It’s seven full years now since, in the words of an almost unimaginably long and dreary roll call of minor politicians, England first started “standing ready” to host either Russia or Qatar’s World Cup. In backbench debates in the Commons, in select committee hearings, in 300 word op-eds in the tabloids, they’ve chipped in in their dozens to complain about corruption in Fifa’s bidding process, and then to generously offer up England as the place that should arbitrarily be given the tournament once it’s arbitrarily been taken from someone else.
And suddenly we appear to be in a similar, if not quite the same, situation with the Commonwealth Games. Durban in South Africa has been all but stripped of its rights to host the 2022 Games, and suddenly both Birmingham and Liverpool all but “stand ready” to step in.
It is not a perfect analogy. No one has explicitly accused South Africa of corruption – which in recent times is arguably progress – but merely of incompetence, which is reassuringly consistent.
It’s five years until the Games, and the body that awards them, the Commonwealth Games Federation, has decided it can no longer ignore the fact that nobody has begun organising them. There is no organising committee, no contract has been signed, and so on. It’s a pity, really. Durban is not far from President Jacob Zuma’s private Nkandla ranch, lovingly built in secret with taxpayer funds over several years.
Surely they could host it there? It has its own swimming pool, after all – even if, according to the President’s own defence to state prosecutors, it was only built to keep water for putting out fires. If they hunt for long enough around its thousands of acres, it’s not out of the question they’ll find the running track, velodrome, squash courts, shooting ranges, rugby and hockey pitches they so urgently need.
But in the meantime, suddenly it is Birmingham and Liverpool falling over one another to rush up the extraordinary range of facilities these aggressively unwatched multi-sport contests require, which run to not just all of the above, but a 5,000-room athletes’ village to house all the competitors.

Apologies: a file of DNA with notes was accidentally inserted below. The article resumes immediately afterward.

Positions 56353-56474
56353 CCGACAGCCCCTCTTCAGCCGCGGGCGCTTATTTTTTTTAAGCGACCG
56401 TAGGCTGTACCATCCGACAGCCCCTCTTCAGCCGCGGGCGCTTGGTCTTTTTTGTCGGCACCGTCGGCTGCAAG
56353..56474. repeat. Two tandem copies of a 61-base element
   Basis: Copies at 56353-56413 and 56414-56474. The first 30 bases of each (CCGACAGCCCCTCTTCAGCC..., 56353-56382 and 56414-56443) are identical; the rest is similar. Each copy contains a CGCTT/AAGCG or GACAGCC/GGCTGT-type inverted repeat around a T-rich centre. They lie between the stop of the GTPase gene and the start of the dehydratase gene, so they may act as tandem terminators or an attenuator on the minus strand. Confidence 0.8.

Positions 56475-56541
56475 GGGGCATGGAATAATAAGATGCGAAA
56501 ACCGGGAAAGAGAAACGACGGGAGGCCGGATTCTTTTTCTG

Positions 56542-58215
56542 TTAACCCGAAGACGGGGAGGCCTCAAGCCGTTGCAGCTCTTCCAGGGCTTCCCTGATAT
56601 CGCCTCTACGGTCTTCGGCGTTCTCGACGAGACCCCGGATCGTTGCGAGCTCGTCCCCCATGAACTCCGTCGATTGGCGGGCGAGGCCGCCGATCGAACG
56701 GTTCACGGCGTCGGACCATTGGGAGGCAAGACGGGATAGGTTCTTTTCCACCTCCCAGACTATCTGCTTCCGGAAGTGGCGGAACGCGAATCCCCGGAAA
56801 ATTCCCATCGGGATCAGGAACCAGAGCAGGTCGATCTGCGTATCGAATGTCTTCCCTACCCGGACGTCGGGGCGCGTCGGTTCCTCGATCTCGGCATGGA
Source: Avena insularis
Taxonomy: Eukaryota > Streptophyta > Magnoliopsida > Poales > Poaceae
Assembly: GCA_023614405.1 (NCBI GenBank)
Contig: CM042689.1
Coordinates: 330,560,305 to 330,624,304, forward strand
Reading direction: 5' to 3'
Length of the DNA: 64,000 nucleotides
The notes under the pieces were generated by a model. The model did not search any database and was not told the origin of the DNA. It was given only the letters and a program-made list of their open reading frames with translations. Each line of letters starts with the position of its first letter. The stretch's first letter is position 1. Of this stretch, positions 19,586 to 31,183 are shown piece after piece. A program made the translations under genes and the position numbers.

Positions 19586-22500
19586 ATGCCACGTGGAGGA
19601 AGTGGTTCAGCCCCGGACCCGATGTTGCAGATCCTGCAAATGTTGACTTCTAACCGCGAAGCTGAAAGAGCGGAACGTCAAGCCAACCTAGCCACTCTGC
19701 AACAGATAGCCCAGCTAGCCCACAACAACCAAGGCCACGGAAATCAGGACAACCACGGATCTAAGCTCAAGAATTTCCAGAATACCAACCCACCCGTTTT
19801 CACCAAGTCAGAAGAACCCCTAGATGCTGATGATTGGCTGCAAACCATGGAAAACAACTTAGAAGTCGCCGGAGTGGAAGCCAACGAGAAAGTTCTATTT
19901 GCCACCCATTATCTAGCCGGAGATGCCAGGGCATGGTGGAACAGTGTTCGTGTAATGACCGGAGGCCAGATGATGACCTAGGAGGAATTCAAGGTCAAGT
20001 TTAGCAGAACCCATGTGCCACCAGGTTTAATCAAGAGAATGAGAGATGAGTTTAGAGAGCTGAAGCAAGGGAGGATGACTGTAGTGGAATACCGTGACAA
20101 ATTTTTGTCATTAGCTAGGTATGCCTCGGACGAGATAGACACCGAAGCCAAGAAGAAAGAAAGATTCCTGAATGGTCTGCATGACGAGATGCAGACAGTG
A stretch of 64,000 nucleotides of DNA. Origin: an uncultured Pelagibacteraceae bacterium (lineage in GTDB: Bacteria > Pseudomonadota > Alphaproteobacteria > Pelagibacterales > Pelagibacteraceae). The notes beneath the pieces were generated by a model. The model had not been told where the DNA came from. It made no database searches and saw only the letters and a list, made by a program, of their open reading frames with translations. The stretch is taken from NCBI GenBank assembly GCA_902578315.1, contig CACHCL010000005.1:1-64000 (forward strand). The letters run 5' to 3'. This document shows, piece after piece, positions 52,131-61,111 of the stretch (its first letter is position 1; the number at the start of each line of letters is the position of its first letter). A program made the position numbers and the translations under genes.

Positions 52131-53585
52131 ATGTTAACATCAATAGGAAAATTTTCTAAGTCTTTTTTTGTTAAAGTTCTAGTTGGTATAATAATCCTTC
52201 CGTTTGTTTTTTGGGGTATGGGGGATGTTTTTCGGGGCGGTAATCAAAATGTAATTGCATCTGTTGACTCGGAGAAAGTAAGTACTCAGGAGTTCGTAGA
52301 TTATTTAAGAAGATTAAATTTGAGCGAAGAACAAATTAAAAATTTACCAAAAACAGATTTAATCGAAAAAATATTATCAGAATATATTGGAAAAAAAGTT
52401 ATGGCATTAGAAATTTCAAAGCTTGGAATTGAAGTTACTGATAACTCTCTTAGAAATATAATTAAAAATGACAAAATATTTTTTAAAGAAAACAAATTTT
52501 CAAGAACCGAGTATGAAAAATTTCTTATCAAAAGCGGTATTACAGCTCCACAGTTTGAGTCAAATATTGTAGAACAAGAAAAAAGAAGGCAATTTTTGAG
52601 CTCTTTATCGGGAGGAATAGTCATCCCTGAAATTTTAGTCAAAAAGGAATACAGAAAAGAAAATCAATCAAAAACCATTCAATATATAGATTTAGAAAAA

Is it ungenerous to ask what the point is of the Commonwealth Games? I tuned intermittently in to the action at the Glasgow Games four years ago, not least because I was a sports reporter at the time, and it is reasonable to say that some of it underwhelmed.
“A special mention must go to Chris Walker from Gibraltar, who at 47 years old is the triathlon’s oldest competitor, and by some margin,” the commentator mentioned at one point.
I was never quite sure whether or not it was Walker who was pictured minutes later, splashing about with the fitful energy of a shipwrecked pirate as the same commentator now pondered over “whether anyone’s ever been lapped in a two-lap race before”.
Does it particularly matter who can run the fastest, throw the furthest and netball the finest from all the nations that were once conquered by Britain? Right up until 23 June last year, it was entirely legitimate to be embarrassed by the Empire, and never more so than at Commonwealth Games time. The island of Niue, for example, is all but unreachable now, in the era of the 747, and yet Britain’s empire builders still diligently managed to take it over.
In 2014, it’s possible I pondered over whether the Commonwealth Games were needed at all. Now, even the most ardent Remainer faces little choice but to accept they are probably essential to our nation’s economic future. During London 2012, the Government turned Lancaster House into a crack deal-striking centre, flogging all the Olympic-hosting expertise on show to the world that had come to see it. We need a Commonwealth Games as soon as we possibly can.
Once upon a time, around 12 months ago, Britain’s economy depended on flogging its only world-class export – financial and legal services – to the first-world European nations that needed it. Now that we are pursuing a strategy only half-jokingly referred to on Whitehall as Empire 2.0, some sub-par freestyle swimming races are urgently required as the backdrop through which to fill that gaping void by convincing Lesotho and Guyana and Papua New Guinea that it is they, and not, say, the Germans, who definitely do need our banking knowhow and Nissan Qashqais.
Durban’s loss will be our gain. God Save The Queen and please Someone Watch The Lawn Bowls.